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25 × 4, and 42 16, or 25: 1 :: 1002 : x. .. 625 x = 10.000

10,000 .*. x = 625

= 16

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The photometers employed at the present day, however, are all based on a method suggested by Bunsen. The principle consists in saturating a piece of white paper with melted spermaceti, leaving a portion in the centre untouched. Now when a piece of paper so treated is held between the observer and a source of light, the portion which has been saturated with sperm, by reason of its being more transparent than the central portion, which has not been so acted upon, will appear light, while the central or untouched portion will appear dark. If, however, the disc be illuminated from the same side as the observer, the converse effect will be produced, the central portion appear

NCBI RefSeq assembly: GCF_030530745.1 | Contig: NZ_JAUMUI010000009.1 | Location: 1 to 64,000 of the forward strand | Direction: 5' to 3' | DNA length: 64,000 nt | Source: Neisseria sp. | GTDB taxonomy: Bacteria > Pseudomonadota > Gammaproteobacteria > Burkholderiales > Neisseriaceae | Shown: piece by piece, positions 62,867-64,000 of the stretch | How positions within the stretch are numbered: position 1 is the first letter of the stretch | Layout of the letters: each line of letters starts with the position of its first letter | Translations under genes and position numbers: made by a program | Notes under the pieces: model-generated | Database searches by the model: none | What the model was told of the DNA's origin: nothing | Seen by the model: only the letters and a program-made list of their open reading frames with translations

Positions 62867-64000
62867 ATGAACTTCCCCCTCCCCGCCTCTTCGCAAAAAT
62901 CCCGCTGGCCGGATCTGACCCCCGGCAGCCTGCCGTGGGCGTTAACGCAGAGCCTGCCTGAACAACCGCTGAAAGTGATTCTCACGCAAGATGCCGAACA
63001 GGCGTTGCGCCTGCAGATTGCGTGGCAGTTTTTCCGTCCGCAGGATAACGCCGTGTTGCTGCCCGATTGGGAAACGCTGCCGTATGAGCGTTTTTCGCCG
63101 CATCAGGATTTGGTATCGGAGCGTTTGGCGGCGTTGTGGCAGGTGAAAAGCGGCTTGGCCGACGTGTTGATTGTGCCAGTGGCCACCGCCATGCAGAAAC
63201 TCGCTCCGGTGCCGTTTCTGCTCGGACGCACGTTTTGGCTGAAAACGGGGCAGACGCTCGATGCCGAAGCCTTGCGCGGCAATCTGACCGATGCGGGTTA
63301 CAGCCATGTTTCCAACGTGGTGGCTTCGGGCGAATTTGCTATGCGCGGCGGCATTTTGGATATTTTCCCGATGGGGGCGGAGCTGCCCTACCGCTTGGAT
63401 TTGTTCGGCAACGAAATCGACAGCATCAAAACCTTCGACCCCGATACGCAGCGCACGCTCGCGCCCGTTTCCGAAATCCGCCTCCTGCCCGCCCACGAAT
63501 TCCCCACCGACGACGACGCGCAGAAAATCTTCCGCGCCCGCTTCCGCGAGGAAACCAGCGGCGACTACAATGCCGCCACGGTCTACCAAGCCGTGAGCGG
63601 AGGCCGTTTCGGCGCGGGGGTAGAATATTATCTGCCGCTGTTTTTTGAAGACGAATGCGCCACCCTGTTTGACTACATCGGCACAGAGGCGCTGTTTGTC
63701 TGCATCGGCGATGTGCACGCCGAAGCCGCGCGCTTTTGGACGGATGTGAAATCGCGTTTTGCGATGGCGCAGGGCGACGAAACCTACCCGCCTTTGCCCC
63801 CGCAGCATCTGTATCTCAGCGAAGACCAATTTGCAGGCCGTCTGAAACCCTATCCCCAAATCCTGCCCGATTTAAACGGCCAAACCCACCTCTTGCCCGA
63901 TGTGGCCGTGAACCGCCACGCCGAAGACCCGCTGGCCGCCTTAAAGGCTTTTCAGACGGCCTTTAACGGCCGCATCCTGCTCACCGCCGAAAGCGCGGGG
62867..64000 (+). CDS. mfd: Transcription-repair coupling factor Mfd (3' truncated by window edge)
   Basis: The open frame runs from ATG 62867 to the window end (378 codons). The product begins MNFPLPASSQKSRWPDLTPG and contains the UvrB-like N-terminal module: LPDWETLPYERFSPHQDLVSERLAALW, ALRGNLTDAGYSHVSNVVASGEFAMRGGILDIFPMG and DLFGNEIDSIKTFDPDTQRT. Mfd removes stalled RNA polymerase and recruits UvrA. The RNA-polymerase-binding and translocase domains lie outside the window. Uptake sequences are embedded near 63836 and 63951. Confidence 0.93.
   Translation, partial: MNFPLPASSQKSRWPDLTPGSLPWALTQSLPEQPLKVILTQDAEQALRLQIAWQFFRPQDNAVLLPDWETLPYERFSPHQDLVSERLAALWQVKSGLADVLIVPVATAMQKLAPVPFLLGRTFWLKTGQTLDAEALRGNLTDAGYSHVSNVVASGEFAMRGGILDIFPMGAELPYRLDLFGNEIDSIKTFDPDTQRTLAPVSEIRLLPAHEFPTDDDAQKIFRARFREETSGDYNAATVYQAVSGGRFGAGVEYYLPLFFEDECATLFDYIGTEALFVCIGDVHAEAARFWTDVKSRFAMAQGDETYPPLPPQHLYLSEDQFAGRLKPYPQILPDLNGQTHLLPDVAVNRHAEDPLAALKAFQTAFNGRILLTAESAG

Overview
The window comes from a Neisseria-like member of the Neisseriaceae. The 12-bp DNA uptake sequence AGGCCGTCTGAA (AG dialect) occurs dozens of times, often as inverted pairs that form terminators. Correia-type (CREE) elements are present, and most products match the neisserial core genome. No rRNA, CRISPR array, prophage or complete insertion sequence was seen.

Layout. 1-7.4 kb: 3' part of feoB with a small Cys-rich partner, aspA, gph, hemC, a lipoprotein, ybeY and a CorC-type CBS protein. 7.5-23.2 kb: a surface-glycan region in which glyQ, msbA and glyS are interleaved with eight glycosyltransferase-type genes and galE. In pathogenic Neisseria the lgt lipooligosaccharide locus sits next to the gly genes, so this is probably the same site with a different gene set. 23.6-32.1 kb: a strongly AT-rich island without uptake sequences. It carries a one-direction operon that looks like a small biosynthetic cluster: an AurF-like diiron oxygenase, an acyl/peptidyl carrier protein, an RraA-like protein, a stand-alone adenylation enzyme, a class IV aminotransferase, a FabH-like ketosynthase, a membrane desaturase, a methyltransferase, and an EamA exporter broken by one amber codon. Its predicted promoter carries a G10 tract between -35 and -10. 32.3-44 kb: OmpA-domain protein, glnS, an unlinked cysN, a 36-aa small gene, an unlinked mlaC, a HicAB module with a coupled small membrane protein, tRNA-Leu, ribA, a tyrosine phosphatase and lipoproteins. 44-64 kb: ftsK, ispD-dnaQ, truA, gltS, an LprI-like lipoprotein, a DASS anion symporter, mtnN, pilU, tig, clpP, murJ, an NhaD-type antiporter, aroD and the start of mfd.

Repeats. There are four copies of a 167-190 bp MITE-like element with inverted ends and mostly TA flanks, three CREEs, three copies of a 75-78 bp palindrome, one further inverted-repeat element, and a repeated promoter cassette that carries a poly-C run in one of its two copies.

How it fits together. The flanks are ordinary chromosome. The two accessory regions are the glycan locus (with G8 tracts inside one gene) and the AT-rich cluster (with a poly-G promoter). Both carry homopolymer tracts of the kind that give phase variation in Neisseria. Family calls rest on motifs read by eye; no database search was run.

ing bright, and the outer or transparent portion comparatively dark. This effect arises from the fact that the most opaque portion of the disc effects the greatest amount of reflection of light, and consequently appears the brightest, while the light which falls on the more transparent portion is more transmitted and less reflected: if the disc is placed between two sources of light of the same intensity the disc will appear equally bright on each side, consequently no distinction will be apparent between the opaque and the transparent portion; but should one of the sources of light be greater than the other in relation to the position of the disc, the central portion of the latter will appear darkest on the side of the weakest light, caused by the reflection of light on the one side being less than the light transmitted from the other. The opposite side of the disc shows a contrary effect, the opaque portion in this case appearing brighter than the surrounding portion, owing to the reflection of the light being greater than its transmission. As previously stated, Professor Bunsen employed this device for the purposes of practical photometry. A piece of paper prepared as above described was placed between the two lights to be compared, and moved until it was equally illuminated on both sides, the equality of illumination being indicated by both sides of the paper appearing alike. The distance of each light from the paper was measured and squared, and the value of one light was thus obtained in terms of the other.